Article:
College of Osteopathic Medicine Faculty Articles

Title

The behavioral pathology in Alzheimer's Disease Scale (BEHAVE-AD): factor structure among community-dwelling Alzheimer's disease patients.

ISBN or ISSN

0885-6230

Publication Title

International journal of geriatric psychiatry

Volume

13

Issue

11

Publication Date / Copyright Date

11-1-1998

First Page

793

Last Page

800

Abstract

OBJECTIVE: The aims of this study were to (a) determine the factor structure of the Behavioral Pathology in Alzheimer's Disease Scale (BEHAVE-AD), and (b) examine the associations of the observed factors to the level of cognitive impairment.

DESIGN: Cross-sectional study of geriatric patients evaluated at an outpatient memory disorders clinic.

SAMPLE: One hundred and fifty-one consecutive patients diagnosed with Alzheimer's disease (AD) according to NINCDS-ADRDA diagnostic criteria.

RESULTS: Principal factors analysis with Varimax rotation resulted in a five-factor solution that accounted for 40.0% of the common variance. The factors included agitation/anxiety (agitation, anxiety of upcoming events; other anxiety), psychosis (delusions of theft, suspiciousness/paranoia; visual hallucinations), aggression (verbal aggressiveness; physical threats/violence; fear of being left alone; other delusions), depression (tearfulness; depressed mood) and activity disturbance (wandering; delusion one's house is not one's home). Several factors were associated with level of cognitive impairment as assessed by the Mini-Mental State Examination (MMSE).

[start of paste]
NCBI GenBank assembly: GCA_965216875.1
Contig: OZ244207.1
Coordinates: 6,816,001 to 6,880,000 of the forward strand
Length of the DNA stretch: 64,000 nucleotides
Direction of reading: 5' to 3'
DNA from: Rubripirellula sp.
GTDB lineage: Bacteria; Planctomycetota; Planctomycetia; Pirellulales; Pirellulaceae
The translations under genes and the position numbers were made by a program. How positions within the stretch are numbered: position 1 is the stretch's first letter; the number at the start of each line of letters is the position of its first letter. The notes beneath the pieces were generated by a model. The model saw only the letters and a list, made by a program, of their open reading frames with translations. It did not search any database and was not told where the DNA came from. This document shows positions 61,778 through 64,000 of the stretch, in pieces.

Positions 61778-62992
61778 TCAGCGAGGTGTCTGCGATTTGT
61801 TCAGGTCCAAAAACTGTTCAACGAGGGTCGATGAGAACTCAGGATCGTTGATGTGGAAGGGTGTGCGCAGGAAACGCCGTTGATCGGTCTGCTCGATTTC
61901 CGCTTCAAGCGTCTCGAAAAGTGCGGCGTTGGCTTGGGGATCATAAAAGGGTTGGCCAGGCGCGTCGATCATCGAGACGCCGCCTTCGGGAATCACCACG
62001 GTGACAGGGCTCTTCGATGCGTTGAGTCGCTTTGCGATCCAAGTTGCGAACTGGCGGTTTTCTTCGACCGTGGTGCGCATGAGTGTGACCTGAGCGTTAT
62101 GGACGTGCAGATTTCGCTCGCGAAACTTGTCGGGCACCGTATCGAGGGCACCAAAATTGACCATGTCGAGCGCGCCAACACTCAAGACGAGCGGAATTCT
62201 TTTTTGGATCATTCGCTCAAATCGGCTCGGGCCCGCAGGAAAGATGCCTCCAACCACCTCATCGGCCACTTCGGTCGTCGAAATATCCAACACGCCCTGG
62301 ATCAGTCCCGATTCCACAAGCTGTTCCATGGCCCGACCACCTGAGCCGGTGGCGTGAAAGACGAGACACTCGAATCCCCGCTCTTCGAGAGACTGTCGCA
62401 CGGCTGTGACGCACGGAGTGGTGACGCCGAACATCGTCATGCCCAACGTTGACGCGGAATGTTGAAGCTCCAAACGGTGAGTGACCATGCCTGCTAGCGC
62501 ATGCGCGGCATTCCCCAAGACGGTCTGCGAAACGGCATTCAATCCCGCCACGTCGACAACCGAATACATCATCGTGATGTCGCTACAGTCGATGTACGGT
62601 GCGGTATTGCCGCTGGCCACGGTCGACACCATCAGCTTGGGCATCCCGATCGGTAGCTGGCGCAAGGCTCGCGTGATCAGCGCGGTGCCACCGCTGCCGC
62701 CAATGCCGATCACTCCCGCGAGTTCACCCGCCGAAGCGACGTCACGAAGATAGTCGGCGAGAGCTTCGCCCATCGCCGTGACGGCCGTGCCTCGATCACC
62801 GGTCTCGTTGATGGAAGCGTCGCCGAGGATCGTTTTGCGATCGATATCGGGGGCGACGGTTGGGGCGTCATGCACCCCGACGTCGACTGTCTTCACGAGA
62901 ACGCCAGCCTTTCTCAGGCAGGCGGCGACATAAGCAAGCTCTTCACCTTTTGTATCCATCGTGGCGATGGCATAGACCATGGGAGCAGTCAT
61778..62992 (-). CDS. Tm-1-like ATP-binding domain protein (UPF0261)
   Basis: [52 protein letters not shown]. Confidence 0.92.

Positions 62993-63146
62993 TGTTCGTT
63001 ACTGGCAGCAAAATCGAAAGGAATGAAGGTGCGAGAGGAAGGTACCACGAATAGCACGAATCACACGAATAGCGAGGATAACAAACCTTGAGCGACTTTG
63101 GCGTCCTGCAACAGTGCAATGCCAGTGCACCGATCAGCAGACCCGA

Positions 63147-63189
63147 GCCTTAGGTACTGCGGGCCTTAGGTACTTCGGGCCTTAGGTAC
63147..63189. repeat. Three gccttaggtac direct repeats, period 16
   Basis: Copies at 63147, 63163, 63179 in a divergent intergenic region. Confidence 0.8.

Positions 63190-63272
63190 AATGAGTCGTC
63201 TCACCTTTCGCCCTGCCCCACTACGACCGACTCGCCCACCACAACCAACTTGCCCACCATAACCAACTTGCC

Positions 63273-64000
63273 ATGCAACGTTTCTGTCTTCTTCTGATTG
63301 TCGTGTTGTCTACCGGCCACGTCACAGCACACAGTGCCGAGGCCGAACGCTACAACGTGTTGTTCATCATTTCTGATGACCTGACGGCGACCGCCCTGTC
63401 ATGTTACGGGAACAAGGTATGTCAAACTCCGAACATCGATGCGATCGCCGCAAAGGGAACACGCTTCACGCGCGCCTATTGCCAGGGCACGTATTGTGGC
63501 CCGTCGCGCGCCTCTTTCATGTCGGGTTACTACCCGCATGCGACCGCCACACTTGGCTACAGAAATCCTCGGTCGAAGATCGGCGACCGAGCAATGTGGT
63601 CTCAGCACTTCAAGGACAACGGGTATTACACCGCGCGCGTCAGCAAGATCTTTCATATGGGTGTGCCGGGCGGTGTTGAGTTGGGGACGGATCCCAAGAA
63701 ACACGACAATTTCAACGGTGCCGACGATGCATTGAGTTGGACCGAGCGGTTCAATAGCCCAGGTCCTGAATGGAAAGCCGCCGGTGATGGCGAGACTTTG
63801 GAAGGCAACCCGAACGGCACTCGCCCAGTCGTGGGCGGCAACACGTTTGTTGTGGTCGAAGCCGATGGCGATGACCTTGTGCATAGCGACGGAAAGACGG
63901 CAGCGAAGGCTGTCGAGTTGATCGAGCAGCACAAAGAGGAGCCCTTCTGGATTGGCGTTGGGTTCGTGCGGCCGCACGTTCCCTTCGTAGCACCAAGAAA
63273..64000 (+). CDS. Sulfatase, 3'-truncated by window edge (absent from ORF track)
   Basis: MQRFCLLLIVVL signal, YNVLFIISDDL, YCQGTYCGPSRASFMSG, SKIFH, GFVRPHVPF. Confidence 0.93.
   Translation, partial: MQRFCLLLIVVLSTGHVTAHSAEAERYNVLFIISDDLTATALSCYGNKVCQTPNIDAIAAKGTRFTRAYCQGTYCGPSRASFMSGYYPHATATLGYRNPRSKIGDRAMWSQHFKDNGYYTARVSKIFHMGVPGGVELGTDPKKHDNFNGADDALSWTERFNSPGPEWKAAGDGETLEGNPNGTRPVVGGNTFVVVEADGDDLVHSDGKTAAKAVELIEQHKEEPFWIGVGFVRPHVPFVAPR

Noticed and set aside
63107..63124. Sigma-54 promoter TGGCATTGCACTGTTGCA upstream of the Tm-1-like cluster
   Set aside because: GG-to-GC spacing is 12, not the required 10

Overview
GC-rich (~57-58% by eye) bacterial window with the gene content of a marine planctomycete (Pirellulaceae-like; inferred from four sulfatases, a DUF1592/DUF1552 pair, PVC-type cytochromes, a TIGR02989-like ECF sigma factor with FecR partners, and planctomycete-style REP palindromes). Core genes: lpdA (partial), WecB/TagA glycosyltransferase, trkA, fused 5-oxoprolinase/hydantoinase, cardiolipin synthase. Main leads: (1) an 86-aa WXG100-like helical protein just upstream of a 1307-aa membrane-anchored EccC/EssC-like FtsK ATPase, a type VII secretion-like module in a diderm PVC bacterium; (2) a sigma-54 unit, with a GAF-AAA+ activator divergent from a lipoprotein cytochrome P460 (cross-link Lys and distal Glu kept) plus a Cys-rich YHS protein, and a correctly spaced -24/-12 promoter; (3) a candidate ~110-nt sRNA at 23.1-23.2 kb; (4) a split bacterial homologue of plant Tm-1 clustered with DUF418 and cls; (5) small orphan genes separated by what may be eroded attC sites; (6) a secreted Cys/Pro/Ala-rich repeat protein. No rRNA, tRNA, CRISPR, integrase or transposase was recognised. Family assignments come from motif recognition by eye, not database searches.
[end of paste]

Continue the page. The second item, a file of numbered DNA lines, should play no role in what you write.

CONCLUSION: The results of this study suggest that the BEHAVE-AD measures a wide range of behavioral pathology that can be empirically represented by five independent symptom clusters among outpatient AD patients.

Disciplines

Medical Specialties | Medicine and Health Sciences | Osteopathic Medicine and Osteopathy

Keywords

Activities of Daily Living, Aged, Aged, 80 and over, Alzheimer Disease, Ambulatory Care, Cross-Sectional Studies, Female, Geriatric Assessment, Humans, Male, Mental Status Schedule, Neuropsychological Tests, Psychometrics, Reproducibility of Results, Social Behavior Disorders

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